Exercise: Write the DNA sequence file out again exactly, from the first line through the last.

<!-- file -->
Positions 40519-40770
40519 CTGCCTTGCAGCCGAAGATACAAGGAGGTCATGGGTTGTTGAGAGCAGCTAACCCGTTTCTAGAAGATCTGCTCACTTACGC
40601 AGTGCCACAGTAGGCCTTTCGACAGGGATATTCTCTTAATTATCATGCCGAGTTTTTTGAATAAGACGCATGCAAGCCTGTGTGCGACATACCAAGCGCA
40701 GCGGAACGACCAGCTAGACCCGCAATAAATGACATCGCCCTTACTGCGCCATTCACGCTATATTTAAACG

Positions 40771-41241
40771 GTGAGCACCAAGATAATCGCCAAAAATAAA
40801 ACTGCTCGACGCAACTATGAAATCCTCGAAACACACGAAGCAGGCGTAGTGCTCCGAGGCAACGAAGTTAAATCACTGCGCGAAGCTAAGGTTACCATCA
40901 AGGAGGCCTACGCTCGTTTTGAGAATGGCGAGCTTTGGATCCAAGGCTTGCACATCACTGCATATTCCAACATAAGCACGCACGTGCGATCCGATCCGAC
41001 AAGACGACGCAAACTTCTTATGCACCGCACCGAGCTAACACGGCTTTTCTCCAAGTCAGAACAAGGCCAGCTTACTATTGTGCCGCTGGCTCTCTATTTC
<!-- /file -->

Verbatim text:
Positions 40519-40770
40519 CTGCCTTGCAGCCGAAGATACAAGGAGGTCATGGGTTGTTGAGAGCAGCTAACCCGTTTCTAGAAGATCTGCTCACTTACGC
40601 AGTGCCACAGTAGGCCTTTCGACAGGGATATTCTCTTAATTATCATGCCGAGTTTTTTGAATAAGACGCATGCAAGCCTGTGTGCGACATACCAAGCGCA
40701 GCGGAACGACCAGCTAGACCCGCAATAAATGACATCGCCCTTACTGCGCCATTCACGCTATATTTAAACG

Positions 40771-41241
40771 GTGAGCACCAAGATAATCGCCAAAAATAAA
40801 ACTGCTCGACGCAACTATGAAATCCTCGAAACACACGAAGCAGGCGTAGTGCTCCGAGGCAACGAAGTTAAATCACTGCGCGAAGCTAAGGTTACCATCA
40901 AGGAGGCCTACGCTCGTTTTGAGAATGGCGAGCTTTGGATCCAAGGCTTGCACATCACTGCATATTCCAACATAAGCACGCACGTGCGATCCGATCCGAC
41001 AAGACGACGCAAACTTCTTATGCACCGCACCGAGCTAACACGGCTTTTCTCCAAGTCAGAACAAGGCCAGCTTACTATTGTGCCGCTGGCTCTCTATTTC